Molokai and Lanai are located just west of Maui, seen on the right of this image.
Molokai, the larger of these two islands at 259 square miles of land, has a mountainous
east end and a relatively flat, arid, west end. The eastern mountain ridge rises to a
summit elevation of 5,000 feet at Olokui. A small rise on west Molokai known as Mauna
Loa reaches a height of 1,382 feet. East and west Molokai divide between Mauna Loa and
Kaunakakai. Canyons and steep cliffs dominate the north coast of eastern Molokai but
the mountains rise gradually from the reef protected south coast. The population of
Molokai was concentrated on the east end, particularly along the southern shore.
Molokai's famous leper colony was located on Kalaupapa Peninsula, jutting out from the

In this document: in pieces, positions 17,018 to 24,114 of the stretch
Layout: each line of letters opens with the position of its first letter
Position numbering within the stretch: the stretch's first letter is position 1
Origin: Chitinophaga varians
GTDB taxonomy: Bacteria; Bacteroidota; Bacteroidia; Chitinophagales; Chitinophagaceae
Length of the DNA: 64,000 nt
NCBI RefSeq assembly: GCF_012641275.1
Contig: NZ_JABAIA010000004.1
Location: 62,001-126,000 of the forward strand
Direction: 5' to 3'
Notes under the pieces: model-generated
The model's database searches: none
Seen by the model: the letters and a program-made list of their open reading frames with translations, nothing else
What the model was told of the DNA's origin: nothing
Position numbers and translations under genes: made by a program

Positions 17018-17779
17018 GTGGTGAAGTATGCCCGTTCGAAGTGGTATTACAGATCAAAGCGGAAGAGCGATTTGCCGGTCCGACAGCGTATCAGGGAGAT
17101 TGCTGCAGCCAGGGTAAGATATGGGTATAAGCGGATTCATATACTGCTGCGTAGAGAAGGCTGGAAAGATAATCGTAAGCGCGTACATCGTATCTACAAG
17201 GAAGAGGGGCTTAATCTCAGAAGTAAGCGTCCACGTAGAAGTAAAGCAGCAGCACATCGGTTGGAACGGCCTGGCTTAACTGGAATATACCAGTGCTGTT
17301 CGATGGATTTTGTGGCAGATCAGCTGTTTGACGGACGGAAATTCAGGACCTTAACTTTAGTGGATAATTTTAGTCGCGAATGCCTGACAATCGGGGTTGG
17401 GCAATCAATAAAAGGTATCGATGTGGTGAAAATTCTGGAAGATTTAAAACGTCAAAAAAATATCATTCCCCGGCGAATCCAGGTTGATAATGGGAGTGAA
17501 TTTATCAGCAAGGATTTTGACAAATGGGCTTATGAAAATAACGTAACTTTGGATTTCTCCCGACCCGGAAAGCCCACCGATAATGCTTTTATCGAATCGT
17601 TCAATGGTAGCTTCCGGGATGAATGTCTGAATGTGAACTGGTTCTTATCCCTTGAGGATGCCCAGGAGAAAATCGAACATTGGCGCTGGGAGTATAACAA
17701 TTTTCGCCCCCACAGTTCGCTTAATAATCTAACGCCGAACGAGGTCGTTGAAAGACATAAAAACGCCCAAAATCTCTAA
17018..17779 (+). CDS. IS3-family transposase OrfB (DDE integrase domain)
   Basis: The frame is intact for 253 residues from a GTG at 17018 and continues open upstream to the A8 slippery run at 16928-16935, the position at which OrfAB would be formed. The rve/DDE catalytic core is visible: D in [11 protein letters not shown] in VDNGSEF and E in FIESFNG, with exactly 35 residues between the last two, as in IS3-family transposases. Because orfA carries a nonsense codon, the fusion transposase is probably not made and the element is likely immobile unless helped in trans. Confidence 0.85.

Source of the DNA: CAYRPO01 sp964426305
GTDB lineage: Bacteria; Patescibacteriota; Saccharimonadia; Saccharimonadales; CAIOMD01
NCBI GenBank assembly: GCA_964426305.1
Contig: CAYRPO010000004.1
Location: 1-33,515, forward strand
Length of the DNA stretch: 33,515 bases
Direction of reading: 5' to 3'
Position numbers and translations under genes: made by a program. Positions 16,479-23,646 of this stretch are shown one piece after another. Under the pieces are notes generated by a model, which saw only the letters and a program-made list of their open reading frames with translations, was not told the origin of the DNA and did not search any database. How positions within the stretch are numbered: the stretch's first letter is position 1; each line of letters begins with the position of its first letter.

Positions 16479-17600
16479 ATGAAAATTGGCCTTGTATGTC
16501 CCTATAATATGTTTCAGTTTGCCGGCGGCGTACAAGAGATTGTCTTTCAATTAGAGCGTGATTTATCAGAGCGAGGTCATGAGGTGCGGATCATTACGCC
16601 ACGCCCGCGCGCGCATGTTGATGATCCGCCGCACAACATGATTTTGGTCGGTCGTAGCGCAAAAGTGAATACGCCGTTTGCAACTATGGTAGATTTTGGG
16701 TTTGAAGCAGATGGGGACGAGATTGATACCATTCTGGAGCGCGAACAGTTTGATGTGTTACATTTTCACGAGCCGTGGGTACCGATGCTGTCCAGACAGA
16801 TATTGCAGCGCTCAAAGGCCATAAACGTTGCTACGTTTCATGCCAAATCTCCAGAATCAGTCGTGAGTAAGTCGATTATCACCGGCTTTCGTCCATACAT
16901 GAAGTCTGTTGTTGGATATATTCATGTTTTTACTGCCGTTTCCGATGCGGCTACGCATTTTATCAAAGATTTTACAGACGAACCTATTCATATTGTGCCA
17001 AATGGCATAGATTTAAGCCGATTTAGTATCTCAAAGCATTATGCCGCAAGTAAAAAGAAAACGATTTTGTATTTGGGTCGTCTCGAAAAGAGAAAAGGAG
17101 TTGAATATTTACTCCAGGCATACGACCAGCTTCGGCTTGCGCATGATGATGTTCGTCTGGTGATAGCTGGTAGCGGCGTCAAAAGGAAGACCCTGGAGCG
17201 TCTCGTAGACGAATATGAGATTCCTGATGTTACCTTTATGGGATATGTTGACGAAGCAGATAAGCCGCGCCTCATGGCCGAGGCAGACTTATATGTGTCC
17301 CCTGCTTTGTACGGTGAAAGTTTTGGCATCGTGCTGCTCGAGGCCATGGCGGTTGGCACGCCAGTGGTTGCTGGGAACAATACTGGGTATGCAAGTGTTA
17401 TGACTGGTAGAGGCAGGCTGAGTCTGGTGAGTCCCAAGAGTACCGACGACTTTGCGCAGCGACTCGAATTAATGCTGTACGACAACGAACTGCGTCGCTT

north coast beneath towering and nearly impassable cliffs. Landings were at Pukoo (17
miles from Lahaina), Kamalo and Kaunakakai on the south coast and at Kalaupapa (50 miles
from Honolulu) and Kalawao on Kalaupapa Peninsula.
Lanai (50 miles east of Honolulu) is a mere 141 square miles in size and was privately
owned throughout the second half of the 19th Century. It rises on the east side to an elevation of 3370
feet at Paiawai and falls off gradually to the west. It has landings at Kamaiki Point,
Manele Bay and Halepalaoa. Villages on Lanai included Koele, the ranch headquarters and
Lanai City, both located in the upland interior of the island. Keomuku, not mentioned
on this map, was a sugar plantation town in the late 1890's and was situated just
northwest of Halepalaoa landing.